University of Rochester School of Nursing to Host 2nd Annual DNP Summit

Sep. 13, 2017
Lydia Rotondo
Lydia Rotondo, director of the University of Rochester School of Nursing's DNP program, will give the opening remarks at the 2nd annual DNP Summit at Helen Wood Hall on Oct. 27.

Building on the success of its inaugural event, the University of Rochester School of Nursing will once again bring together leading voices in nursing education and practice to speak at the 2017 Doctor of Nursing Practice Summit.

The summit, focusing on the impact and value of DNP education, will be held at Helen Wood Hall in the School of Nursing, Friday, Oct. 27 from 9 a.m. to 4 p.m.

Early bird registration is open through Oct. 2. Visit to register.

The development and implementation of the DNP degree, a practice doctorate which provides education in advanced nursing evidence-based practice, quality improvement, leadership, health policy, informatics, and systems thinking among other key areas, was a response to national concerns about the quality of care and patient safety, as well as growing expectations related to the educational preparation of health care providers. As clinicians and leaders, DNP-prepared nurses are well-positioned to accelerate the translation of emerging evidence to improve the outcomes of care, challenge conventional approaches to health care delivery, and develop solutions to practice problems.

The American Association of Colleges of Nursing has recommended that all advanced practice nursing programs transition from the master’s to a doctoral degree, while other national reports have called for the doubling of doctorally prepared nurses by 2020. The University of Rochester School of Nursing convened the first summit last year to help inform nurses and those working in health care about the value and contributions of DNP-prepared nurses, and drew more than 100 attendees to the all-day event.

“The changing demands of today's complex health care environment require that nurses have the highest level of scientific knowledge and practice expertise possible,” said Lydia Rotondo, D.N.P., R.N., C.N.S., director of the UR School of Nursing’s DNP program and associate dean for education and student affairs. “As the nation strives to improve health outcomes and health care delivery, DNPs are prepared to expand the critical role of nurses and become leaders in the health care redesign.”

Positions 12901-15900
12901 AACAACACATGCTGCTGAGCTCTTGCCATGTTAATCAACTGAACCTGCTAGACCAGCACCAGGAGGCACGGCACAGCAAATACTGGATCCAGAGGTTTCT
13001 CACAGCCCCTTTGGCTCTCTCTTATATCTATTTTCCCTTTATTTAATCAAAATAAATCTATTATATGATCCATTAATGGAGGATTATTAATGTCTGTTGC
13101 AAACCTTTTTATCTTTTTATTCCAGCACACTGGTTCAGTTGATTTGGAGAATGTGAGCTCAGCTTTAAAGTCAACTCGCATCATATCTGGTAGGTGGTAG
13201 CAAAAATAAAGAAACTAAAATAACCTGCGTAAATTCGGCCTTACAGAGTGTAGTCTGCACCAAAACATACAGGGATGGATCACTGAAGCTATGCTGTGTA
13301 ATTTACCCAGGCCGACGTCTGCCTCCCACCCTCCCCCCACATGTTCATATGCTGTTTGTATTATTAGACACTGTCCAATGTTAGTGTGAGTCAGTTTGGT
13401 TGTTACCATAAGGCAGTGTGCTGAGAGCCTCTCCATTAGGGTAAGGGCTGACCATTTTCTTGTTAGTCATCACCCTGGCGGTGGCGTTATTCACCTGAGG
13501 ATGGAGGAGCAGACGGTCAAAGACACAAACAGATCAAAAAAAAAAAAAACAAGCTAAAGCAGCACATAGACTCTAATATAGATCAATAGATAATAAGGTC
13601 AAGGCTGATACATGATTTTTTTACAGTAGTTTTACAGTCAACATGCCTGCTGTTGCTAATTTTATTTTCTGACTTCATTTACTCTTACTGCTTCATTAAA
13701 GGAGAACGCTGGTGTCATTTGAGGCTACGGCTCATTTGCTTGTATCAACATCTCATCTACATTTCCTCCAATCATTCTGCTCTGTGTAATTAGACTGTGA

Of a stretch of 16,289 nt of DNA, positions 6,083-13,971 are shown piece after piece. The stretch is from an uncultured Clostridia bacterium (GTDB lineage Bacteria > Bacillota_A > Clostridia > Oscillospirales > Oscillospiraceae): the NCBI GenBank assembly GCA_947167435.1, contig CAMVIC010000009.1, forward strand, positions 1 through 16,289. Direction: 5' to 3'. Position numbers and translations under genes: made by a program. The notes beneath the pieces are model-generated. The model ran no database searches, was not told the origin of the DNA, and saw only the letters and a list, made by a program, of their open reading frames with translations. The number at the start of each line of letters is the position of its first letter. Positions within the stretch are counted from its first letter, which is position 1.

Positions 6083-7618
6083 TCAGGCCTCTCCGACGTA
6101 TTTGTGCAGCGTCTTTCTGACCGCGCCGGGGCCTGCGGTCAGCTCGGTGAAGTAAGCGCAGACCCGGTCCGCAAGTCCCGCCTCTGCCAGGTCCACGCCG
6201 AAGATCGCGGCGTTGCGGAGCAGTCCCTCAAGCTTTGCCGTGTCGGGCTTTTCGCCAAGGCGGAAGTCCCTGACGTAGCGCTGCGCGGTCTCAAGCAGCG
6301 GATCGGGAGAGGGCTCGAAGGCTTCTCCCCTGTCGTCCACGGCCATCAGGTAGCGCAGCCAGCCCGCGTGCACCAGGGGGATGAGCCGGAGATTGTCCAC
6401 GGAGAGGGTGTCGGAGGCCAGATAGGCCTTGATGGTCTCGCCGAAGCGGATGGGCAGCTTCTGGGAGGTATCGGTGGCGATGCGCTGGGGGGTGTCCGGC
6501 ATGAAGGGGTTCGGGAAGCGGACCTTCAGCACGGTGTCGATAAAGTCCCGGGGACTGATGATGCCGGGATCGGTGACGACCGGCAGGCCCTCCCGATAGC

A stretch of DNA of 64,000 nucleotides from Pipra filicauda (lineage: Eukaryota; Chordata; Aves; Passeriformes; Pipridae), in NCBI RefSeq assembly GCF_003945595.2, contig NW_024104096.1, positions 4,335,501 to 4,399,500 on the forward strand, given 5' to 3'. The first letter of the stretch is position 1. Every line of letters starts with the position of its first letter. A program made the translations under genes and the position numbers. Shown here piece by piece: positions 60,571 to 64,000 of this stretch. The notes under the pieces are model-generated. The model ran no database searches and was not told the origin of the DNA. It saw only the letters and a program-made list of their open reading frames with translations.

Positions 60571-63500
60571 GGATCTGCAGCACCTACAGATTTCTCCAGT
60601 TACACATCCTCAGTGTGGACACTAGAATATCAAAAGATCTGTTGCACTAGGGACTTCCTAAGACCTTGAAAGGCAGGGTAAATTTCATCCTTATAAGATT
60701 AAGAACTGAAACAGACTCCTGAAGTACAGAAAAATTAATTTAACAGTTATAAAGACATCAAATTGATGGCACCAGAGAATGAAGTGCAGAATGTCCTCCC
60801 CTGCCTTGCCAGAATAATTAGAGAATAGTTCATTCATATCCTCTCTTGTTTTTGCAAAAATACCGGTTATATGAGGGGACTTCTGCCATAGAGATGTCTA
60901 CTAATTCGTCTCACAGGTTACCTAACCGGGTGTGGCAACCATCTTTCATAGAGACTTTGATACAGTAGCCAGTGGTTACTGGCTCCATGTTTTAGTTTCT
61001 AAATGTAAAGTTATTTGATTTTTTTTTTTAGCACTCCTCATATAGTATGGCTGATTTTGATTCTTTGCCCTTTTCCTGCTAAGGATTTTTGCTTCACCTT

Rotondo, who will give the welcome address and closing remarks, is among the field’s national and regional leaders participating in this year’s summit. Mary Terhaar, D.N.Sc., R.N., A.N.E.F., F.A.A.N., the Arline H. and Curtis F. Garvin Professor in Nursing Excellence and associate dean of academic affairs at Case Western Reserve University, will give the keynote address, “Achieving DNP Scholarship and Impact.” Terhaar has published two texts used in DNP programs across the country, adapted a tool from industry to facilitate evaluation of rigor in DNP projects, and has disseminated strategies to achieve impact in DNP education.

Kate FitzPatrick, D.N.P., R.N., N.E.A.-B.C., A.C.N.P.-B.C., F.A.A.N., senior vice president and chief nursing officer at the University of Vermont Medical Center and associate dean for interprofessional practice at the University of Vermont College of Nursing and Health Sciences, will present “The DNP as a Pathway to Advancing Executive Nurse Leadership.” Her leadership portfolio includes hospital administration, quality and patient safety, interprofessional clinical leadership, and advanced trauma care.  She has expertise in shared governance design and has led innovative approaches to professional nurse peer review.

The event will also include a professional practice panel showcasing DNP practice, led by Holly Brown, D.N.P., R.N., P.M.H.N.P.-B.C., P.M.H.C.S.-B.C., assistant professor of clinical nursing and specialty director of the UR School of Nursing Child/Adolescent Psychiatric NP program.

For more information on the DNP Summit, visit